Arelan had always taken the Oath of the Dales seriously, at least. However Paivel had scolded him for his antics the rest of the time, Arelan had always stilled and listened whenever he talked of the responsibilities a Dalish elf held to the rest of the clan. He’d never wanted to shame them—he’d always wanted to live up to what they expected of him. It was just … he’d never thought anything like this would happen. Life traveling with the Dalish was dangerous, of course, it wasn’t that—he supposed he’d just never really thought that something like this could happen, that his life could change so quickly, just like that, and he’d have to leave, never be able to go home again … . At least if he died, he’d expected to do it with his clan around him, so they could bury him and say the ancient words.
Mythal protect him, he missed them already.
He supposed it was his own fault, in a way. Getting sick with the Taint and having to join the Grey Wardens and all of it. He’d gone eagerly along with Tamlen’s plan to investigate the cave, after all. He hadn’t pulled him back from the mirror or even tried to dissuade him from investigating, not really. Hahren Paivel had always said that his and Tamlen’s escapades would get them in a hole too deep for them to dig themselves out of one day, and of course he’d been right. Ah, Tamlen, lethallin, I never meant for this to happen—I’m sorry, I should have stopped you, should have done something—
Arelan sighed and fixed his eyes on Duncan’s back. His head came up just about to the man’s shoulders—shemlen were always so big, and the Grey Warden wasn’t by any means an unimpressive example, either.
The Grey Warden’s voice surprised him into reaching reflexively for his bow when he spoke. “The Oath of the Dales?” he said.
Arelan swallowed his surprise. “Um,” he said intelligently.
“What you were murmuring to yourself just now?” Duncan said.
“Oh.” Arelan thought about that for a moment, then decided there was probably no harm in confirming it. Clearly Duncan already knew it, if he could recognize Arelan’s distracted mumbles, and the Keeper had trusted this man, shemlen or not, enough to take his advice, enough to send Arelan away with him. “Yes,” he said, and then felt as if that required a bit more explanation. “I was … reminding myself. Going into shemlen lands for the first time, and all that.”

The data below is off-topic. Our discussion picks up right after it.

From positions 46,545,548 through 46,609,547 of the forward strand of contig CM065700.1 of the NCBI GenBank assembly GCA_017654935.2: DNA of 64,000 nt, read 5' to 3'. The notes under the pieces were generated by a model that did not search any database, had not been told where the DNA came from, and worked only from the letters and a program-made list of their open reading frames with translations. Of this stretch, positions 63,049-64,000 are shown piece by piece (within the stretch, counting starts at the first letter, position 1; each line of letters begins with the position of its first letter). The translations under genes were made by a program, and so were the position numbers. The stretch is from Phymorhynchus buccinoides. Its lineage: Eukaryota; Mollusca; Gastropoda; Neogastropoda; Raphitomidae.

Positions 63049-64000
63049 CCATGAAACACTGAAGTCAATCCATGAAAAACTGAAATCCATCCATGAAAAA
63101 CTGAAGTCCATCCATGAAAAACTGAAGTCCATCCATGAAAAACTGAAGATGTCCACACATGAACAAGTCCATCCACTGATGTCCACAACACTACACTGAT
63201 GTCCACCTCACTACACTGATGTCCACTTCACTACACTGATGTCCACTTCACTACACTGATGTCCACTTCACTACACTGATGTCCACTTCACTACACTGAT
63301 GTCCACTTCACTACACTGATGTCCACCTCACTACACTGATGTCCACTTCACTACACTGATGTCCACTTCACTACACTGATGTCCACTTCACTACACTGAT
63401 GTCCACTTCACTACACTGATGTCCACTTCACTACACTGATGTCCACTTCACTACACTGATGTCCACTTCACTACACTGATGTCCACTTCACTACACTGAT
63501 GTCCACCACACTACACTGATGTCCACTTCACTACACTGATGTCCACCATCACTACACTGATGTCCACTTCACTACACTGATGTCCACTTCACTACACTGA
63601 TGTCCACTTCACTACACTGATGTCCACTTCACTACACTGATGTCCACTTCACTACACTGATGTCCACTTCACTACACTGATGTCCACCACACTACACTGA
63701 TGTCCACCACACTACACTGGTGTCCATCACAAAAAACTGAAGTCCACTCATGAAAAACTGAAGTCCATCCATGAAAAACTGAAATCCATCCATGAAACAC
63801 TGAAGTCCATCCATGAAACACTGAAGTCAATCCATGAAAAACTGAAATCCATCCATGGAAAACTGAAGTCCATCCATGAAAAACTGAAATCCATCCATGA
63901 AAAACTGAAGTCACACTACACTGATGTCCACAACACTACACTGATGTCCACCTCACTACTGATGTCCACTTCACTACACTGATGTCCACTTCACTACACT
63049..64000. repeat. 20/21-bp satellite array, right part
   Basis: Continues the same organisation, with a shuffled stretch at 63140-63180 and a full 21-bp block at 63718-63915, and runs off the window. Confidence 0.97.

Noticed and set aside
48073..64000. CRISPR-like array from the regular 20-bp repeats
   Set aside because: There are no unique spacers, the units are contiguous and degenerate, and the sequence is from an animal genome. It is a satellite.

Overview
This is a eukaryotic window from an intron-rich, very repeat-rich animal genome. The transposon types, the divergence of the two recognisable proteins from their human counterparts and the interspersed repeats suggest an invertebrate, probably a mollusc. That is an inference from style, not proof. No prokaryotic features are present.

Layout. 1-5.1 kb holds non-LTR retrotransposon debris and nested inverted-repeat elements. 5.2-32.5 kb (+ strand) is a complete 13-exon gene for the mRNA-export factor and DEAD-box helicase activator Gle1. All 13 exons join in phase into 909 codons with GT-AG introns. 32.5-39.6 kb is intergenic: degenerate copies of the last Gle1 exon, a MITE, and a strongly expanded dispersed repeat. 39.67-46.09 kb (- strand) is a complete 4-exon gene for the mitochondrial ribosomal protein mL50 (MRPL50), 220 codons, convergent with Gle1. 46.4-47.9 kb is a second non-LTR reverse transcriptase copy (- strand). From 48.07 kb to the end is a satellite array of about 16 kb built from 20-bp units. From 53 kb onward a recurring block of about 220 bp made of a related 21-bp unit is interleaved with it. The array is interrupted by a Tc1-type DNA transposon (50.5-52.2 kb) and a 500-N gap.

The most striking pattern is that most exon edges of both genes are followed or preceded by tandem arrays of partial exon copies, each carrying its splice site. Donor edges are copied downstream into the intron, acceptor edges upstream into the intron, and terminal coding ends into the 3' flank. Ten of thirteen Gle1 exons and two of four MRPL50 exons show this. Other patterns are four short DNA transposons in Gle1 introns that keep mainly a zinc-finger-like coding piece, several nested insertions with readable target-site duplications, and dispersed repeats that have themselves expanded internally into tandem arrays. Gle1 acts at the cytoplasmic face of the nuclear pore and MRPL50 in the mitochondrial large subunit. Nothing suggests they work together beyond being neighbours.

“Yes,” Duncan agreed. “Though, just a suggestion, my friend. Calling humans shemlen at all times is probably not the best way to win their hearts.”
Arelan stared at him for a moment, before he realized that Duncan was smiling slightly behind his beard. Was he … teasing him? The realization surprised an answering smile out of him, however small and unwilling. “Human lands, then,” he said. “Or Ferelden, if you insist.”
“I know little enough of the Dalish and their ways,” Duncan said, “but I know that your clan will not forget you.”
Arelan swallowed quickly at that and looked away. “And I will not forget them,” he said, and repeated it to himself, again, a silent vow. “Nor what it is to be Dalish.”
“And we would not expect you to,” Duncan said after a moment of silence and their footsteps on the road had passed between them. “As long as you are willing to learn what it is to be a Grey Warden.”
And Arelan, to his own surprise, thought that he was. A Dalish Grey Warden. That would certainly be something for the humans to remember. Something to make his clan proud.